I work in a university – the same university where I studied my undergraduate and postgraduate degrees. The same university where I was first diagnosed with mental illness, and the same university which has supported me ever since my diagnosis. I am incredibly grateful to work where I do, and to work with such incredible individuals. While I was a student the support I received through the Student Services mental health and wellbeing team was fantastic – the Mental Health Adviser within Student Services was able to organise practical support that enabled me to manage my mental health around my studies, as well as contact my GP and Community Mental Health Team (CMHT) when I was in crisis. Most importantly I had a space to express my concerns about dealing with mental health while at university – something which I never realised I needed, and something that I am whole-heartedly grateful for.
Now I work full-time at my university and I have been overwhelmed by the number of students that contacted me in relation to mental health. Having used the university’s counselling and mental health team myself I have been able to guide students in the direction of support, as well as signposting them to charities and organisations such as Student Minds, Students Against Depression and Young Minds. While my job role doesn’t directly focus on mental health I certainly spend a great amount of time supporting students – or working on mental health projects. I do however know my limits, and I know when and where to go if I feel unable to support a student – Student Services and our Students’ Union are fantastic in working alongside me to ensure that we offer the best possible support for students. However, I do wonder how this works in other institutions – recently The Guardian published a series of articles focusing on the ‘mental health crisis’ currently encompassing higher education – which considers the mental health of both students and academics.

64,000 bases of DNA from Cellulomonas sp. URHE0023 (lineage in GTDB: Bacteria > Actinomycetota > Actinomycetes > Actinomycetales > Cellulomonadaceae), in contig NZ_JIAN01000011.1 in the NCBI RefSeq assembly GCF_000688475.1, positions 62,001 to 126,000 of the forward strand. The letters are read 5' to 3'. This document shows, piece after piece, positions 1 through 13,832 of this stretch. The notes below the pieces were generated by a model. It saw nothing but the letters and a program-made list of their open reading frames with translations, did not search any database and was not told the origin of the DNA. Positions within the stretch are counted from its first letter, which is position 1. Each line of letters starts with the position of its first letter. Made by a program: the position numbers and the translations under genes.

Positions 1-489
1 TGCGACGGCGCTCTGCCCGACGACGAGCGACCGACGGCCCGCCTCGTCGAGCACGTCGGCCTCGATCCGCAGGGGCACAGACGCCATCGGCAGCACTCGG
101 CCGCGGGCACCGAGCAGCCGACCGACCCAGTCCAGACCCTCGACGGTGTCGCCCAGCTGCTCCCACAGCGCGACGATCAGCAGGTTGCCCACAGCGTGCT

Having dealt with ongoing mental illness both as a student and now as a member of staff within my institution I feel comfortable and confident in the support I have received. And I feel comfortable and confident in encouraging students to use our support services – I have access to my own support networks – but I wonder, does more need to be done to protect the mental health of staff within higher education? And I don’t just mean academics, I mean support staff. Not all staff are like me – I have a fantastic support network, and most importantly – I feel comfortable and able to speak openly and honestly about my mental health, but for others this may not be the case.
I studied and now work at Birmingham City University – from the 16-22nd May we have been supporting Mental Health Awareness Week, raising awareness through activities led by Birmingham City Students’ Union. (Views expressed here are my own and not those of the organisations mentioned).
Find out more about Mental Health Awareness Week 2016 over on the Mental Health Foundation’s website: https://www.mentalhealth.org.uk/campaigns/mental-health-awareness-week